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The defining feature of these models is that the dependent variable is the time until an event occurs. They were originally developed for mortality events–understanding the relationship between predictors and how long after a treatment patients survive.
But it turns out you can adapt them to many other time-to-event outcomes, such as customer churn, restaurant closings, successful completion of training for guide dogs, length of unemployment, defoliation of plants, and metal fatigue. The outcomes do not necessarily have to be “bad” events or anything to do with surviving.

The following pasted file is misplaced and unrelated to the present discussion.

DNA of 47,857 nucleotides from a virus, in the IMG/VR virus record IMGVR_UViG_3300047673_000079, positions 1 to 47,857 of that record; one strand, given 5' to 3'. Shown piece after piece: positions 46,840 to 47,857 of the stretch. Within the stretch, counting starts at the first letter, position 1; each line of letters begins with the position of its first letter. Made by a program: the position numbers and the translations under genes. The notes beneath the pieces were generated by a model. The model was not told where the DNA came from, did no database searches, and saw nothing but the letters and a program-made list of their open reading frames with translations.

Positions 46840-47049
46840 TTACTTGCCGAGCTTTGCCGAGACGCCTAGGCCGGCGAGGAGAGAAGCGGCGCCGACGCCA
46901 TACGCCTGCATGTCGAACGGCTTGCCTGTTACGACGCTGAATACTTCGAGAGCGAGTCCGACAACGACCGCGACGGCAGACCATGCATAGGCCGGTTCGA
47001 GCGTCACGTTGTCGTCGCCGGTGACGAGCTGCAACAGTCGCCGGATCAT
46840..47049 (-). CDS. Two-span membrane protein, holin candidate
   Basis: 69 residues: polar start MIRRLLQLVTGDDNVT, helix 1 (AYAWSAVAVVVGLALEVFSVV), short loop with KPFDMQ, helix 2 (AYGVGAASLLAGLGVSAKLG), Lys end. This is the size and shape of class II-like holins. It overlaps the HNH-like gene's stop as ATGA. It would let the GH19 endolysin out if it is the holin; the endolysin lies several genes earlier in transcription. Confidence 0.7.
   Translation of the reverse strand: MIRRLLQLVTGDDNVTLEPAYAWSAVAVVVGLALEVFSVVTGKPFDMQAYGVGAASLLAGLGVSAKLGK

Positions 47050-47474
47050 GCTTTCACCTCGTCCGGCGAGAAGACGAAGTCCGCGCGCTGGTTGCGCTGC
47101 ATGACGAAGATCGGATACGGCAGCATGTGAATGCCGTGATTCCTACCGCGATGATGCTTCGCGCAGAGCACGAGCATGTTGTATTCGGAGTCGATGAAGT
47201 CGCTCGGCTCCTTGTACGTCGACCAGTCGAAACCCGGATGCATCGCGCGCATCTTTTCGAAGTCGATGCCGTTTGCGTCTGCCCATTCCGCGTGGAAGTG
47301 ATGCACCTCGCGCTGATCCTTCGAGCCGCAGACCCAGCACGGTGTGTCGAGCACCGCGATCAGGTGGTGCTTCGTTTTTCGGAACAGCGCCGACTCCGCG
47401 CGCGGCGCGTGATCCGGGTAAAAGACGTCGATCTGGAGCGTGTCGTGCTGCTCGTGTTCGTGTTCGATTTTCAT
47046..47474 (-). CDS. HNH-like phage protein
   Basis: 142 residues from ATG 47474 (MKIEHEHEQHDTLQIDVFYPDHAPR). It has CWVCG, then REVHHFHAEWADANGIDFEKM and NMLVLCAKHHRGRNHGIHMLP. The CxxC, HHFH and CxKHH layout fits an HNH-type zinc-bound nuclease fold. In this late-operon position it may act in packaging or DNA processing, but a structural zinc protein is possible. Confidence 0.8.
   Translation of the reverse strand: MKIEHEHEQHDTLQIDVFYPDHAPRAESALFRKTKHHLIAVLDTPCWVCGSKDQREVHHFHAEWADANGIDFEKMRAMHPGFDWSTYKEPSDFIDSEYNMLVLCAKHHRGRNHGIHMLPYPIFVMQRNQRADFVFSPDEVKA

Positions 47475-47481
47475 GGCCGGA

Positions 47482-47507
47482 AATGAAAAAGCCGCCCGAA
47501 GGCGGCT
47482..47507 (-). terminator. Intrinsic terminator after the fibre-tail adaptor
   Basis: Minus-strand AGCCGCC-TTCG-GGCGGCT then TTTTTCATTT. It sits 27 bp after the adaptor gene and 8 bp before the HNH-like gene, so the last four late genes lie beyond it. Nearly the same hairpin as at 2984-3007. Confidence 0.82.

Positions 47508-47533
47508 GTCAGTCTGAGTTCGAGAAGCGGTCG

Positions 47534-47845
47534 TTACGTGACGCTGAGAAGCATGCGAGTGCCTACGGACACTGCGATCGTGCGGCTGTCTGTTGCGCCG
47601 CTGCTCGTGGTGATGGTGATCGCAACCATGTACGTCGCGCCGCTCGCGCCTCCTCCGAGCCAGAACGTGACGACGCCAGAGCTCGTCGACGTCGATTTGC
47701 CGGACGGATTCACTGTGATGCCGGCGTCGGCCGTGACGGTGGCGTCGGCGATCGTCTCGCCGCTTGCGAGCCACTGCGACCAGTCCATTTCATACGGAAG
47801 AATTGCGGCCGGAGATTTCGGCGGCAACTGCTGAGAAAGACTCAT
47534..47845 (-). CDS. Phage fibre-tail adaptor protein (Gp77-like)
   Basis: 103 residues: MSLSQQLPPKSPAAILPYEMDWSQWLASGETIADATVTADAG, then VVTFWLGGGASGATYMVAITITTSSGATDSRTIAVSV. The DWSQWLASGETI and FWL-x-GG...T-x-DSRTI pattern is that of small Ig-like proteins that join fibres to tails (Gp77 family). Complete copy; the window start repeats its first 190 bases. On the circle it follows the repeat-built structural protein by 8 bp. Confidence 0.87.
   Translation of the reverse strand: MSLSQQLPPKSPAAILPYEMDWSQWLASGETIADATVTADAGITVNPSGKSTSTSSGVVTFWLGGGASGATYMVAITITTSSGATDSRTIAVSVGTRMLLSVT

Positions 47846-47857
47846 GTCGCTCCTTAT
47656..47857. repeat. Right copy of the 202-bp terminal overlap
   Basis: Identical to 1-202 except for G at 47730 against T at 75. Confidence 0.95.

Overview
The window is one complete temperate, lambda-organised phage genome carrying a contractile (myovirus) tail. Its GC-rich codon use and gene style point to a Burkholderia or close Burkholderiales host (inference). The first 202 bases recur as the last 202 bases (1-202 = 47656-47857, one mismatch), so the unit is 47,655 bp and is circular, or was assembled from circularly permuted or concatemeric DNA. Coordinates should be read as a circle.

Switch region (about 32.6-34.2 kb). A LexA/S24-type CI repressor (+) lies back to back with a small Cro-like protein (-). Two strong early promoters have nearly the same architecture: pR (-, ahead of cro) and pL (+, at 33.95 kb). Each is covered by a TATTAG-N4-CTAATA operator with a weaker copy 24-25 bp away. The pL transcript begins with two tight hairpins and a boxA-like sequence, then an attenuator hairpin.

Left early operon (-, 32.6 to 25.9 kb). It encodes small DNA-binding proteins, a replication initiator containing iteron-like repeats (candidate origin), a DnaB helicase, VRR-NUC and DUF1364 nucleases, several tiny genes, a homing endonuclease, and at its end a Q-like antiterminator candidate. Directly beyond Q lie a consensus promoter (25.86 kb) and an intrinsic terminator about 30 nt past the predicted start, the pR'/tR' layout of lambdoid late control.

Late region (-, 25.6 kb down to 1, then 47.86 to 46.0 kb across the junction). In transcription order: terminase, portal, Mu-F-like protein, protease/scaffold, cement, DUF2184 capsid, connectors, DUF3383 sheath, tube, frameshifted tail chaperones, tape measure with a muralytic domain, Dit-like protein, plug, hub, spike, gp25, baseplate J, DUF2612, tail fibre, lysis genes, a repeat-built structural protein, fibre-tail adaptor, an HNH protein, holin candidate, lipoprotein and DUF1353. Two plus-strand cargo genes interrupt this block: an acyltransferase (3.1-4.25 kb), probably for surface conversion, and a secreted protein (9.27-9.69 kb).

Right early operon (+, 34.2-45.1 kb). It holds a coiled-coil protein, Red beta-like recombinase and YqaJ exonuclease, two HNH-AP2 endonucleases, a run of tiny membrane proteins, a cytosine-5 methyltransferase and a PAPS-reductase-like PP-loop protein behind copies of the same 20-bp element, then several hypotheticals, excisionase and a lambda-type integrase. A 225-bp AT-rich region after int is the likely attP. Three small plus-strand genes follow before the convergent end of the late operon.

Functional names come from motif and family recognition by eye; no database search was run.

Join Steve Simon as he introduces you to some fundamental tools and concepts within survival analysis.
Steve Simon works as an independent statistical consultant and as a part-time faculty member in the Department of Biomedical and Health Informatics at the University of Missouri-Kansas City. He also teaches instructional workshops and webinars for The Analysis Factor.
Steve has over 90 peer-reviewed publications, four of which have won major awards. He has written one book, Statistical Evidence in Medical Trials, and is the author of a major website about Statistics, Research Design, and Evidence Based Medicine, www.pmean.com.
One of his current areas of interest is using Bayesian models to forecast patient accrual in clinical trials. Steve received a Ph.D. in Statistics from the University of Iowa in 1982.